The derived equation of effective slenderness ratio, in which Eurocode 5 [18] equations were used and combined in a previously not presented manner to take into consideration of the shear deformation due to bending of limbs and slip of connection between U-shaped nail and limbs, had good accuracy when used to calculate the stability coefficient and to predict the load-carrying capacity of the hybrid built-up column developed in this paper.

  2. 2.

    The developed hybrid built-up column can be manufactured easily, and had good load-carrying capacity under vertical load, thus it provided an effective way to utilizing the small diameter logs originating from juvenile trees as construction materials.

  3. 3.

    The failure mode of the developed hybrid built-up column was buckling under vertical load, no local failure was observed before peak load.

  4. 4.

    The mean load-carrying capacity of the developed hybrid built-up column of 2440 mm height was 24.62 kN with the given configuration, which had the potential be used as a substitute of the dimension lumber stud.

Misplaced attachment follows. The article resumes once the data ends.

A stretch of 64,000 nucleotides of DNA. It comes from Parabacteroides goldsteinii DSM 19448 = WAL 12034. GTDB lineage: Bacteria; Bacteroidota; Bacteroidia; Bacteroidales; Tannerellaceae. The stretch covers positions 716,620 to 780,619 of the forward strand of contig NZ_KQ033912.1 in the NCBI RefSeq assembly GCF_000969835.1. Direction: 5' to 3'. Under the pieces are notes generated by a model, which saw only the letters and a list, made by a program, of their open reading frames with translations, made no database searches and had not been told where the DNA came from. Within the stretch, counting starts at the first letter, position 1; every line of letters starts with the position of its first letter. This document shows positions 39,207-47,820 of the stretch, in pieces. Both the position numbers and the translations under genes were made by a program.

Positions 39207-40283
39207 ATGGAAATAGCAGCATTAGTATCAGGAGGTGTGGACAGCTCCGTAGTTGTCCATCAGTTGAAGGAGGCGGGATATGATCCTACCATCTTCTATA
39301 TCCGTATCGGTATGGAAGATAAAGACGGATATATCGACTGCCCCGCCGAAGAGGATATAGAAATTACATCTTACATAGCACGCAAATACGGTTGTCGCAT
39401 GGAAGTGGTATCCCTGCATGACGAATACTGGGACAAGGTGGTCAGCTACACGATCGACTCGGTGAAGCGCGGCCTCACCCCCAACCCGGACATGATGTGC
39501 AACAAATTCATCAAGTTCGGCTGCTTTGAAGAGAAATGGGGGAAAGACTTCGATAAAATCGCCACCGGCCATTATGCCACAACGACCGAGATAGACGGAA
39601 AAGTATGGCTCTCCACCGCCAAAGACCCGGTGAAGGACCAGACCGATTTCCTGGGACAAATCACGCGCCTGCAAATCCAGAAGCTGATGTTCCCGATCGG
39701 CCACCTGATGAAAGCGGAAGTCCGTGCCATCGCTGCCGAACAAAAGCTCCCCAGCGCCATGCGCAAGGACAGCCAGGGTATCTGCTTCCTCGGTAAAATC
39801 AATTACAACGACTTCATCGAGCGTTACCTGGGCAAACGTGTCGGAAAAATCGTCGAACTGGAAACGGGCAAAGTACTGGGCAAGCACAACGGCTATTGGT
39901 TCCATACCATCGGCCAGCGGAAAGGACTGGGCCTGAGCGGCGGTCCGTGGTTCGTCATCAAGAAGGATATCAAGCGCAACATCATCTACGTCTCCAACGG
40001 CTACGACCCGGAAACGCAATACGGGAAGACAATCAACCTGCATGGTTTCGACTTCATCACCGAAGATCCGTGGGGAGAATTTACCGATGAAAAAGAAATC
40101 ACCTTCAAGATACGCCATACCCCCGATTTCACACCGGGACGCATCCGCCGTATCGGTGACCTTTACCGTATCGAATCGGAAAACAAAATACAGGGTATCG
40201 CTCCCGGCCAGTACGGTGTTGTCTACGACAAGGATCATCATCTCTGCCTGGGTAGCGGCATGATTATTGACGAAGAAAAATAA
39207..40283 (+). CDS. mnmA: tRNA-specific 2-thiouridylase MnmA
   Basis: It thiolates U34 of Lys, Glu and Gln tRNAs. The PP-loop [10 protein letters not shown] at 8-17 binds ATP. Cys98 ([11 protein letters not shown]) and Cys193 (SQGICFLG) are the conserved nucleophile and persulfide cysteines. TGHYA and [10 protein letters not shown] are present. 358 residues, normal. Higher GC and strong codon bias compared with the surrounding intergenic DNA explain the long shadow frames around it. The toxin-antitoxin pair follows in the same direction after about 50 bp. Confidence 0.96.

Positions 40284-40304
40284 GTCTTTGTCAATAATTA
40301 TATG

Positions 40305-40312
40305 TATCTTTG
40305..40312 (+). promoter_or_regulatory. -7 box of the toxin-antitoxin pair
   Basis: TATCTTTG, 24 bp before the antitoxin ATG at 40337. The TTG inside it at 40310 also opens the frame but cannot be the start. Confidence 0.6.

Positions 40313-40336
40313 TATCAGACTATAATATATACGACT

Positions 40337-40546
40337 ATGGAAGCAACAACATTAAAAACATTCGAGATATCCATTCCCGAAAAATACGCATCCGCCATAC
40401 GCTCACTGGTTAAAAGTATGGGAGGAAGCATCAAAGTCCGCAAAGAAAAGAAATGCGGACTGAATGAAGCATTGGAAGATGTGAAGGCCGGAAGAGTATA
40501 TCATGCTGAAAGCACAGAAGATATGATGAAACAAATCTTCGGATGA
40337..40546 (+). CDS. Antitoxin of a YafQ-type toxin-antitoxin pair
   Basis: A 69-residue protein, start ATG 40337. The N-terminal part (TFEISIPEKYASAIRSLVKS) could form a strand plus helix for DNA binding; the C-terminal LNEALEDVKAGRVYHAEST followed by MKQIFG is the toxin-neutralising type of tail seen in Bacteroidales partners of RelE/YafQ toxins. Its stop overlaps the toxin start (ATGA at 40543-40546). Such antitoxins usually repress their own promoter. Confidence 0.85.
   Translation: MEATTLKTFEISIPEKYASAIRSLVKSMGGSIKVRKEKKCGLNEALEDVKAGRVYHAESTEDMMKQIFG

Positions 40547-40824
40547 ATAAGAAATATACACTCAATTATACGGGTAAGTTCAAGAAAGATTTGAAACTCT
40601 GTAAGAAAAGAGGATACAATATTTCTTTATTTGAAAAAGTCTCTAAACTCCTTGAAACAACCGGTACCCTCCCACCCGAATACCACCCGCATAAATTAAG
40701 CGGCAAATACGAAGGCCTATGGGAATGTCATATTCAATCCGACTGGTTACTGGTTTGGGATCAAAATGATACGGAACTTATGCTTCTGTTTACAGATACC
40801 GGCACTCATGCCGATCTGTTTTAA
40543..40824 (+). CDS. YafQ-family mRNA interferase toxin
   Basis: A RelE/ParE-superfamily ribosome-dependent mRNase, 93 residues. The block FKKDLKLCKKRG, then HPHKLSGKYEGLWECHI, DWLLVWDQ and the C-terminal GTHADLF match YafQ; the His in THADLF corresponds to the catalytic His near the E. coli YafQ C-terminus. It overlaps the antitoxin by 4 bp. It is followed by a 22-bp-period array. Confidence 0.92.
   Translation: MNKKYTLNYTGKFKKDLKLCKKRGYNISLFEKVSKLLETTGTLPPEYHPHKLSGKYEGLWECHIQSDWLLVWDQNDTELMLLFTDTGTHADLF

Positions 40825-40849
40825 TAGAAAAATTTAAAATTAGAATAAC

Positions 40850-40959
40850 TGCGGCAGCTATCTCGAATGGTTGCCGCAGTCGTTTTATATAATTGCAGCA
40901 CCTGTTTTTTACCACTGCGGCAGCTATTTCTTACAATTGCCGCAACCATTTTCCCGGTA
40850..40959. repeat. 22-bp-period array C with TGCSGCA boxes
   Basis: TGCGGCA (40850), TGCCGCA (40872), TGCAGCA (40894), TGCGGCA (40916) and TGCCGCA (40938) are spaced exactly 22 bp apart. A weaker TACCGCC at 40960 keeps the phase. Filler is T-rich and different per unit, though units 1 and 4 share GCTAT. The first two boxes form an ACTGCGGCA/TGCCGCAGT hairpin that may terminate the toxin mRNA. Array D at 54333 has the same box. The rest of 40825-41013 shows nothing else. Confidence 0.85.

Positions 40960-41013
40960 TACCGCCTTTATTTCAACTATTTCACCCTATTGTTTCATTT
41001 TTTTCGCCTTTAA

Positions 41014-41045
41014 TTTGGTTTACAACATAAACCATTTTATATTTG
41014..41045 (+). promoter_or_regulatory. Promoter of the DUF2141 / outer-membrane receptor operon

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Acknowledgements

The authors are grateful for the financial support from Chinese Academy of Forestry Fundamental Research Fund (CAFYBB2017SY036).

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Correspondence to Haiqing Ren.

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Wu, G., Zhu, E., Zhong, Y. et al. Development and investigation of a hybrid built-up column made of small diameter logs originating from juvenile trees. J Wood Sci 64, 356–363 (2018). https://doi.org/10.1007/s10086-017-1689-1

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Keywords

  • Load-carrying capacity
  • Juvenile round timber
  • Built-up column
  • Effective slenderness ratio
  • Timber structure